24 March 2012

Joseph Lister, climate change and the arrogance of ignorance

Reading about the assassination of U.S President James Garfield recently, I encountered yet another example of the power and persistence of ignorance in the face of facts. Garfield was infamously killed not by his assailant's bullets but by his doctors. He died not from his wounds but from the massive infection of those wounds caused by his doctors appalling lack of hygienic practices. Even as the president lay on the floor of the railway station where he was shot, the doctor who presumptuously took over his care was probing his wound with unwashed fingers and unsterilized probes. After 80 days of this benighted treatment, Garfield died horribly of massive infection.

The ignorance displayed by his doctors was of their choosing. The great British surgeon Joseph Lister, picking up on the discovery of germs by Louis Pasteur, had been preaching the process of antiseptic surgery for years. The results were dramatic. His methods reduced the incidence of death from gangrene in surgeries from the 50 to 80 per cent common in hospitals at that time to zero. The facts were overwhelming.

Lister's methods were well-known and had spread throughout Britain and the Continent. He had made a presentation to American doctors and surgeons at the Philadelphia World's fair in 1876, five years before Garfield's assassination. He was not well received. Most of those present dismissed his claims, some angrily, ridiculing the notion of "invisible germs." They refused to abandon their filthy practices and spoke fondly of the "good old surgical stink" that pervaded operating rooms and hospitals of the day. Lister's methods were methodical and time-consuming—simply too inconvenient for busy surgeons who could do many surgeries per day unencumbered by hygienic procedures.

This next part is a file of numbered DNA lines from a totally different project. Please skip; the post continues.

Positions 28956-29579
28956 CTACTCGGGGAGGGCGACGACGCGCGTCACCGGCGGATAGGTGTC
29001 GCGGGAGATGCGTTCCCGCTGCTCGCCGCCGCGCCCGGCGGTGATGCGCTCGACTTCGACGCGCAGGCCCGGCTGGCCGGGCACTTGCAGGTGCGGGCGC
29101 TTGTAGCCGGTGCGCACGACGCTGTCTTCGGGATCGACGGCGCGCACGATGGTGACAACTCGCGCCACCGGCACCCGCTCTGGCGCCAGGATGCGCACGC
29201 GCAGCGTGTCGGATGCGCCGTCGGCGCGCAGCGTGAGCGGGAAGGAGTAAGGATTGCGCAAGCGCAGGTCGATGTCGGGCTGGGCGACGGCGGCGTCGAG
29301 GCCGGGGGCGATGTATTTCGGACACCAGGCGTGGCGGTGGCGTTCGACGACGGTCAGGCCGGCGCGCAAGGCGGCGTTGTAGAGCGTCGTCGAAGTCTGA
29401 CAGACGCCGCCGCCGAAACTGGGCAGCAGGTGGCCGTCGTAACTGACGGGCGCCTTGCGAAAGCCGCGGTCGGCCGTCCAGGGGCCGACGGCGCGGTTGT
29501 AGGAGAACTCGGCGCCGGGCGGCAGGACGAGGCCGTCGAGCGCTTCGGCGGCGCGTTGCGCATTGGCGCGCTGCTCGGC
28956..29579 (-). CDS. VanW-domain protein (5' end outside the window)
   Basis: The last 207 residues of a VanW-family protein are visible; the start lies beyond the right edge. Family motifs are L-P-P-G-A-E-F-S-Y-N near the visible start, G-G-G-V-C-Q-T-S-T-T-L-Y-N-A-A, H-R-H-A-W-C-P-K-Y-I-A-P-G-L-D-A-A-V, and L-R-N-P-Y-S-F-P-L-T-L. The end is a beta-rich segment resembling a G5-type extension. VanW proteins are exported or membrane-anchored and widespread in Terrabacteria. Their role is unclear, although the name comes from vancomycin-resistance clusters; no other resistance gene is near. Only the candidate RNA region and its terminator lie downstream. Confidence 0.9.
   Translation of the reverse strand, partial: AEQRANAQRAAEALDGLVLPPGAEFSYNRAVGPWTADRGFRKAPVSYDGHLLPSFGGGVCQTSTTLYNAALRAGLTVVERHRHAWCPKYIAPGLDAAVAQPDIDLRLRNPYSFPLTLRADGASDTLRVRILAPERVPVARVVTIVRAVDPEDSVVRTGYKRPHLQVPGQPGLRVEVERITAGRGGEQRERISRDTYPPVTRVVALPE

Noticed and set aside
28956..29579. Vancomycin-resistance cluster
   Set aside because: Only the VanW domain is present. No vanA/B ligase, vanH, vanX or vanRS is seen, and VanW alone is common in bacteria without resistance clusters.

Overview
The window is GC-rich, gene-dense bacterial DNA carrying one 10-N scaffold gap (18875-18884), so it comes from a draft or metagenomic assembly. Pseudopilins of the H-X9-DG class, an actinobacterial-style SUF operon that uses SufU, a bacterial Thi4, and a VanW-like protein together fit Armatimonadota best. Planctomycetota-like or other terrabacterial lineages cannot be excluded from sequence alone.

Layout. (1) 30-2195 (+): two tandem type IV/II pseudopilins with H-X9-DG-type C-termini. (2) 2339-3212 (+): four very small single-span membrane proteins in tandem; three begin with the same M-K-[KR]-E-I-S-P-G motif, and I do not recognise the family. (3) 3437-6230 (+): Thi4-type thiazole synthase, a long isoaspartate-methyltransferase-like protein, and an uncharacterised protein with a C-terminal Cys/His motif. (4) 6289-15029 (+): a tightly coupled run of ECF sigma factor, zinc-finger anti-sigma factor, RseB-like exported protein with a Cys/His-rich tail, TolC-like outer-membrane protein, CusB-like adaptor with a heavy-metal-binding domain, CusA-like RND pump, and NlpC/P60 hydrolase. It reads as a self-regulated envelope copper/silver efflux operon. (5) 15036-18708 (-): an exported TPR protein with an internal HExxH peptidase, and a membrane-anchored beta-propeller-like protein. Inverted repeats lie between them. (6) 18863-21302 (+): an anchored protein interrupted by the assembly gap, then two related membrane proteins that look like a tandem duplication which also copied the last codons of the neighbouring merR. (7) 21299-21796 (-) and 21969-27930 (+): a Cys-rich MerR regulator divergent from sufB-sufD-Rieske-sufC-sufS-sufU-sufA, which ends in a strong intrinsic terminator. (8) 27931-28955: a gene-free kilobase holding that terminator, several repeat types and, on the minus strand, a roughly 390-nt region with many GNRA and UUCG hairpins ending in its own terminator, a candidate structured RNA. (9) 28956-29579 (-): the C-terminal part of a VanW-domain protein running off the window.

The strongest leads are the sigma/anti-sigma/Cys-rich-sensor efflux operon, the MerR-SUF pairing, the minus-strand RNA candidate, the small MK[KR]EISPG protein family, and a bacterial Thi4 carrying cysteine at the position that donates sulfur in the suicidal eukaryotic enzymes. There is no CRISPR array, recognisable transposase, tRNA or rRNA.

This kind of arrogant ignorance in the face of scientific knowledge, even among intelligent and well-educated men when their cozy little world is threatened, led me to think of climate change. Here, too, science is threatening people's comfortable ideas about how the world works, just as heliocentricity did in the time of Galileo and evolution in the time of Darwin. And now as then, many people are reacting adversely, some angrily, to the news—the facts be damned.

Unfortunately, this time the stakes are much higher. U.S. surgeons tenacious ignorance killed many thousands of Americans. An equally tenacious ignorance of climate change may kill many thousands of entire species and bring down Homo sapiens' civilization as well.

And as the stakes are much higher, so is the resistance. Vested interests of great influence and wealth conspire with the ignorant to undermine the science. Lister's truth eventually won out, as did Galileo's and Darwin's—at least among the educated. Whether the truth of climate change will win out in time to avoid catastrophe is still very much in doubt.

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